The final topic covered in Winning Angels by Amis and Stevenson focuses on an important concept called harvesting that should be considered by entrepreneurs when starting a business. Harvesting eludes to the various exit opportunities that a business can take whenever the time comes. Of course, an entrepreneur does not need to know exactly how he and investors will exit an industry, but it is something that can be a selling point to potential investors if you have some ideas in place. At the end of the day, investors are ultimately looking to invest their money in opportunities that will yield returns. If an entrepreneur can show investors how his/her idea will provide them with returns on their investment, then he/she shouldn’t have too much trouble raising funds.

 

Amis and Stevenson highlight seven various exit paths that a business may go through. These paths include a walking harvest, a partial sale, an initial public offering (IPO), a financial sale, a strategic sale, and then two not so ideal options known as Chapter 11 and Chapter 7 which would serve as a last resort in worst case scenarios. Of these options, the strategic sale seems to be the most common and sought-after path. The authors describe a strategic sale as one that involves a buyer who “is typically an industry player that will pay value beyond what the cash flows might suggest.”

 

I found this final chapter to be extremely interesting because quite honestly, I have not put a lot of thought into exit plans when thinking about business ideas. I typically think about things like the quality of the product/service, who will be the target market, how would you market to this demographic, etc. This book and especially this chapter have opened my eyes to the importance of at least thinking about potential exit strategies even though a business may only be in an idea phase. Investors want to make money on their investments as do most entrepreneurs. Therefore, taking the time to think about the end goal can be extremely beneficial in the development of a business. It almost allows you to somewhat reverse engineer your thinking which may help provide guidance when developing a business plan and strategy.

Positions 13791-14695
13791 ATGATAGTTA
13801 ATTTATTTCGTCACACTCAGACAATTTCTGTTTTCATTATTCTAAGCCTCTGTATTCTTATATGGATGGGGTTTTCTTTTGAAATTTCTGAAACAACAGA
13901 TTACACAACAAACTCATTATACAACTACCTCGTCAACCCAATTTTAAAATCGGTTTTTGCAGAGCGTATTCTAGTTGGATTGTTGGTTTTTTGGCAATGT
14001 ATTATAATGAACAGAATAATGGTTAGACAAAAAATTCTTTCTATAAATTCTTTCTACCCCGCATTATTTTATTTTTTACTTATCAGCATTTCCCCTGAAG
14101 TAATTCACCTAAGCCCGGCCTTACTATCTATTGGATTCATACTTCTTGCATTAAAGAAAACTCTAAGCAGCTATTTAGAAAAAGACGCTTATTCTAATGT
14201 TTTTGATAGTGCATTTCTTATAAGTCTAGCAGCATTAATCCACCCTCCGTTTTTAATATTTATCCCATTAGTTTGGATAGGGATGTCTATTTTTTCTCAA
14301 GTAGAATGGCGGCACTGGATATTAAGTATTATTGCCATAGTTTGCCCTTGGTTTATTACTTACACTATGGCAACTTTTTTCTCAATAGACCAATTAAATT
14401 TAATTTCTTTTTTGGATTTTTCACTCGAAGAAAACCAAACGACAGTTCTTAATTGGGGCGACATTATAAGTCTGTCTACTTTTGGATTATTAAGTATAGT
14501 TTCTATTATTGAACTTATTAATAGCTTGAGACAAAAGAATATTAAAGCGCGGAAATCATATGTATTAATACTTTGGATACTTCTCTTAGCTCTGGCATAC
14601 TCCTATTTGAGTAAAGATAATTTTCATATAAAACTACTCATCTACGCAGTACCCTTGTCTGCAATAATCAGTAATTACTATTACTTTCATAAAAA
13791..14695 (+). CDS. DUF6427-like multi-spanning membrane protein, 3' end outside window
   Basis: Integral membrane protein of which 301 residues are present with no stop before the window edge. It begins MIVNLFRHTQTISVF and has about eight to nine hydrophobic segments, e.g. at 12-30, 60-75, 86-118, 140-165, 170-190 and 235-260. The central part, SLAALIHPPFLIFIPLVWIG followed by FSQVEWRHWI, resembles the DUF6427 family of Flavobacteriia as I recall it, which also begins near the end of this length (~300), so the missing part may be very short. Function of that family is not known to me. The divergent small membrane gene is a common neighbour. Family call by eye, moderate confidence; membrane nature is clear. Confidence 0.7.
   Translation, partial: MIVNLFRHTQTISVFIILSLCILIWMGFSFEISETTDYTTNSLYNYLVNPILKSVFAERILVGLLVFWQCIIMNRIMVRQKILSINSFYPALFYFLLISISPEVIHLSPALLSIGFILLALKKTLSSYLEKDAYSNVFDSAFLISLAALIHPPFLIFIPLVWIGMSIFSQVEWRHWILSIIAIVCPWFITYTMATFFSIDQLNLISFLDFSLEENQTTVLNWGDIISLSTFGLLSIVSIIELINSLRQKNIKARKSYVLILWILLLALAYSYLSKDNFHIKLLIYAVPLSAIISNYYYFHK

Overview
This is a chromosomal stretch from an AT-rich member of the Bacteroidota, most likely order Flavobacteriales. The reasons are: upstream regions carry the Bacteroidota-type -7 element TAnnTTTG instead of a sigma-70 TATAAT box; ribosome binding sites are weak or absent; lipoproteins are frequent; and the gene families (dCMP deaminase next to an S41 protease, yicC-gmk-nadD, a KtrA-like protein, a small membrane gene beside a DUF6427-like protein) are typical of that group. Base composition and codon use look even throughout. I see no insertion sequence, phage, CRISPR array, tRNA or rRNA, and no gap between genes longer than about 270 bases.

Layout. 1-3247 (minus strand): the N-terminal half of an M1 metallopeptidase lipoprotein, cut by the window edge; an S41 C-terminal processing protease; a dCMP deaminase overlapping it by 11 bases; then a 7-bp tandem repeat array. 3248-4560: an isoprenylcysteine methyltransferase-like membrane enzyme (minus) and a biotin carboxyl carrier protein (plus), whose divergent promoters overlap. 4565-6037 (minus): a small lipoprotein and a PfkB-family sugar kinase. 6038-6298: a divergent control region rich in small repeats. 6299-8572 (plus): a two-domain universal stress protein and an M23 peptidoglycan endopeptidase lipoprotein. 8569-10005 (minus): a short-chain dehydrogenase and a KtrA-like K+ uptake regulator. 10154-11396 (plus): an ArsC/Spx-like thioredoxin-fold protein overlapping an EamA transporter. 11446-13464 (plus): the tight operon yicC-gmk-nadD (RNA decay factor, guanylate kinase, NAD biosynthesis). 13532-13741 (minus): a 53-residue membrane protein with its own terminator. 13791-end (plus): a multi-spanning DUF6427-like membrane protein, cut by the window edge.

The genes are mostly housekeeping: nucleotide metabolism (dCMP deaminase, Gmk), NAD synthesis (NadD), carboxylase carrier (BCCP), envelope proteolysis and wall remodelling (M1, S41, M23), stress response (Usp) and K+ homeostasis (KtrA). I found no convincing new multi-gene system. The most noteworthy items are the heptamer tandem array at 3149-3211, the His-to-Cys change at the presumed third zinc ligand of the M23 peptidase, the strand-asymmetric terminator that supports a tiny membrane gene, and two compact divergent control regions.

3 thoughts on “Angel Investing: Harvesting

  1. Zach,
    Much like you, I was surprised by the focus on the importance of an exit strategy. I liked what you said about “It almost allows you to somewhat reverse engineer your thinking which may help provide guidance when developing a business plan and strategy.” I understand your thought process here. If you establish and end goal you can then map out what you need to do to get there.
    -Bri

  2. Hey Zach,

    You bring up a great point that most entrepreneurs need to go into business with exit strategies, both good and bad. I can understand and appreciate an entrepreneur’s passion for what they are doing for a living and not in the business for the money or financial gain. Still, at the same time, we can not work forever, and if one has kids, that is something to think about as well. So even for the sake of having an exit strategy for family and wellbeing vs. huge profit is an absolute must to be intellectually prepared for the future. I enjoyed your reflections this summer semester.

    Best,

    Stokes Warren

  3. Zach:

    I was also surprised to read about the importance of the harvest event. One doesn’t typically think about how your involvement in the business will end, especially small businesses. I also tend to put more time and energy into thinking about the company’s operational side and how to make it successful vs. how to get out. This was a new perspective for me to learn about. It makes sense when viewed as an investor. As the authors state, some angel investors aren’t interested in investing with an entrepreneur that doesn’t have a harvesting strategy.

    Adam

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